16. Atmospheric Science Questions - 1 • How and why is the chemical composition of the atmosphere changing? • How will changes in atmospheric composition affect stratospheric ozone, climate, and global air quality? • What is the impact of climate change on future stratospheric ozone depletion, particularly in the Arctic? • What is the polar stratospheric bromine budget? • What are the fine-scale microphysical processes that create polar stratospheric clouds? • What is the impact of forest fires on the global atmosphere? • What is the vertical and horizontal distribution of water vapour?

  17. Atmospheric Science Questions - 2 • How well can we quantify the Earth’s radiation budget – the balance between downwelling solar radiation and upwelling terrestrial radiation? • What is the radiative impact of aerosols? • What is the structure, composition, and transport of high-level aerosols in outflow layers? What are the impacts for chemistry? How can the combination of observations with models help answer these questions? • What are the sources and sinks of greenhouse gases? • Balloons can be used to sample different scenes, validate upcoming greenhouse gas satellite missions, provide accurate vertical structure information, and feed these data into improving models.

  18. Atmospheric Science Questions - 3 • How can biomass observations be combined with models to develop and improve vegetation canopy lidar scattering models? • What is the global distribution of day-time and night-time stratospheric vector wind profiles? (Here, ballooning could contribute to the Chinook/SWIFT mission through validation and correlative measurements.) • What is the true vertical structure of the atmosphere? • How can we probe the atmosphere at better vertical resolution than we do now? • For example, on ascent and through improved occultation and limb scanning – this implies higher temporal resolution, more frequent flights.

  19. Astrophysics Science Questions • Are there other planets that could support life? • Is our solar system and our planetary system unique? • What is the physics that describes the earliest hottest densest time of the universe? • When did the first stars form? • Where did the initial matter density fluctuations come from? • Why is the universe so smooth?

  20. Ballooning Breakout Session Goals for the next decade • Establishing an active and sustainable ballooning program, with yearly (or more frequent) flight opportunities • Creating large Canadian-led projects, with international collaborators • Building and maintaining the student experience, giving students and postdocs as much responsibility as possible • Involving engineers and technicians to provide expertise and continuity to projects • Contributing to the space program through instrument development and spin-offs for space science and space technology • Testing most future satellite instruments on balloon platforms, prior to their deployment in space • Achieving a Canadian long-duration balloon flight capability • Establishing an Arctic launch capability, with the possibility of circumpolar flights • Building a deployable launch capability that can provide access to both hemispheres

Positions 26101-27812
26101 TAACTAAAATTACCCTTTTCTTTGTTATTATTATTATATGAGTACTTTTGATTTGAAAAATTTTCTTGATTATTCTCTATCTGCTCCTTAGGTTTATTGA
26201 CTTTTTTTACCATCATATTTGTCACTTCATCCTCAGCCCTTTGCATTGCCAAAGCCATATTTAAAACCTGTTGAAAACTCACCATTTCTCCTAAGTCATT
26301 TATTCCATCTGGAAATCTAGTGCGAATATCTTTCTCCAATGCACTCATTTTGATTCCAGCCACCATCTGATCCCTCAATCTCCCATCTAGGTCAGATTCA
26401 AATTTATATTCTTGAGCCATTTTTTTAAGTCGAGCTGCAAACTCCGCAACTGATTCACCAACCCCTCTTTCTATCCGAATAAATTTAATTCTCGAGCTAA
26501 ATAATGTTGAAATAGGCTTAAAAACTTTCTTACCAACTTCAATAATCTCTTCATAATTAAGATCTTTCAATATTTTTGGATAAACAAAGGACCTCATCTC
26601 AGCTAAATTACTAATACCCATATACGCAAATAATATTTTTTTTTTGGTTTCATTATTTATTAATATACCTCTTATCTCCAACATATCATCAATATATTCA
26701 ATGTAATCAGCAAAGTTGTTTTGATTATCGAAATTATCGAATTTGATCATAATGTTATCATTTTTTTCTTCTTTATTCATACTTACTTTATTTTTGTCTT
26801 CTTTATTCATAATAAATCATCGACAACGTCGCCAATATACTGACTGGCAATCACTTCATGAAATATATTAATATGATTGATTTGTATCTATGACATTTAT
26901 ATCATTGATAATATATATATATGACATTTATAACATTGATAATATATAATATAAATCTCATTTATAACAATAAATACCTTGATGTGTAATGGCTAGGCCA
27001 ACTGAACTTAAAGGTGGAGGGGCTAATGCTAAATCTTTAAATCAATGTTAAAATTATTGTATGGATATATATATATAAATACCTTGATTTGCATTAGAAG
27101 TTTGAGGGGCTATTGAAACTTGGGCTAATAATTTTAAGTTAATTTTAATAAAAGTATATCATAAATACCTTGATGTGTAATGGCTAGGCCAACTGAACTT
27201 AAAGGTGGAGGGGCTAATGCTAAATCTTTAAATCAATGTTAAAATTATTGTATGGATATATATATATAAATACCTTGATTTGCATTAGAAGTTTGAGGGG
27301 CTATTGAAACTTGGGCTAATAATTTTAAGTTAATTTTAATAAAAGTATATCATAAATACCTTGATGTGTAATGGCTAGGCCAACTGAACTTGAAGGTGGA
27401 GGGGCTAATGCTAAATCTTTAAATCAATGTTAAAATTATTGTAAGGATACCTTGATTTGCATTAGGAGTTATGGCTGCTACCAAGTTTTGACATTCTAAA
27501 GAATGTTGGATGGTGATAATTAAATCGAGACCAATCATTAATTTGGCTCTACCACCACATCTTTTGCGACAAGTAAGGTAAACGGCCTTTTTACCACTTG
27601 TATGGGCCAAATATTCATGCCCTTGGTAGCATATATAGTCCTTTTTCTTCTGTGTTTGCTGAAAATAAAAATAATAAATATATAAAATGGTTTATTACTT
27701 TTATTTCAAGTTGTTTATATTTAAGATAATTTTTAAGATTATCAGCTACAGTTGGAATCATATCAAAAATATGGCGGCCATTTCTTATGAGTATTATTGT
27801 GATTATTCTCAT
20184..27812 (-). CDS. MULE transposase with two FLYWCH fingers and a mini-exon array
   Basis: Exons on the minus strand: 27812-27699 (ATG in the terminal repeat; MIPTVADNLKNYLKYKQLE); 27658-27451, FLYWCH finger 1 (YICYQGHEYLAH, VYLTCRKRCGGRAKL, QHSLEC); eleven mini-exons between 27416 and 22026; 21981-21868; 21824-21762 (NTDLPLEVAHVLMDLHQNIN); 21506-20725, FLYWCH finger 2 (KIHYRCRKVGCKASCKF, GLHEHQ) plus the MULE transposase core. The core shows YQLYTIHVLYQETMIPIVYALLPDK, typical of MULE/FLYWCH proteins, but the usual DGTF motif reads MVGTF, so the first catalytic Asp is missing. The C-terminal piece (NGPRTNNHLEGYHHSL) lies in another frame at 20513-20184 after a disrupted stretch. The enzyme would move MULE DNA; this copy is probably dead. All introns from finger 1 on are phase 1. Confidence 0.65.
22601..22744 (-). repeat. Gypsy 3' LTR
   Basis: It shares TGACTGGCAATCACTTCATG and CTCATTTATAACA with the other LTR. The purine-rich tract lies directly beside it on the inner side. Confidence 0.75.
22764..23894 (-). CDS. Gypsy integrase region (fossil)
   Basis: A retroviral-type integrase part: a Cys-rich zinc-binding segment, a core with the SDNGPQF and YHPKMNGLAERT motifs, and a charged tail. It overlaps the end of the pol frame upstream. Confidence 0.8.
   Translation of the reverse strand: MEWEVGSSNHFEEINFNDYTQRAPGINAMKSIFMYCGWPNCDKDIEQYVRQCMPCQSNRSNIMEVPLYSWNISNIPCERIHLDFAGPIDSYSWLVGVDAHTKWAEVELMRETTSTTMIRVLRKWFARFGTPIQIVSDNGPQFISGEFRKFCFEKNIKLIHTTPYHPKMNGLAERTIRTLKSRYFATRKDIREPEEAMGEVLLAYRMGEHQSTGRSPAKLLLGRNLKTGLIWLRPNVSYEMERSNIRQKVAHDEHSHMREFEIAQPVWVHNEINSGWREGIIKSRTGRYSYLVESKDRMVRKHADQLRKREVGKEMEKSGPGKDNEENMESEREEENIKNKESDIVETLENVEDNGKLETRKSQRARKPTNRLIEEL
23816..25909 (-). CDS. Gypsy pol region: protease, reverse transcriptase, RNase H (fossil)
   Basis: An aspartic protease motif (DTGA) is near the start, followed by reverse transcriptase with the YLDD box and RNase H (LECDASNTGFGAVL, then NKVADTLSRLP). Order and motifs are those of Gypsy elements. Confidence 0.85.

21. Ballooning Recommendations I That the CSA: (1) Establish and maintain a Canadian-led stably-funded, long-term (10-year) balloon program, with regular flight opportunities, enabling a minimum of two flights per year. • An active, ongoing program supporting several overlapping balloon projects at different stages would require a budget of at least $1M per year. (2) Provide a mechanism for funding international opportunities as they arise, facilitating this in a timely manner. • For example, flights of opportunity may well have timelines on the order of 3 to 6 months. If we are to take advantage of such opportunities, then CSA must be able to review and fund them in a time frame that may be on the order of a few weeks to a few months in advance.

  22. Ballooning Recommendations II (3) Fund the development of new instrumentation. (4) Ensure that there is support for balloon flights of both new higher-risk instruments as well as well-proven ones. (5) Provide strong support for test flights of future satellite instruments on balloon platforms, prior to their deployment in space. (6) Actively support the involvement of students, postdocs, and younger scientists in ballooning. (7) Have realistic expectations for the management of large and small projects by university-based investigators. (8) Undertake multi-agency co-ordination of support for missions, insofar as possible.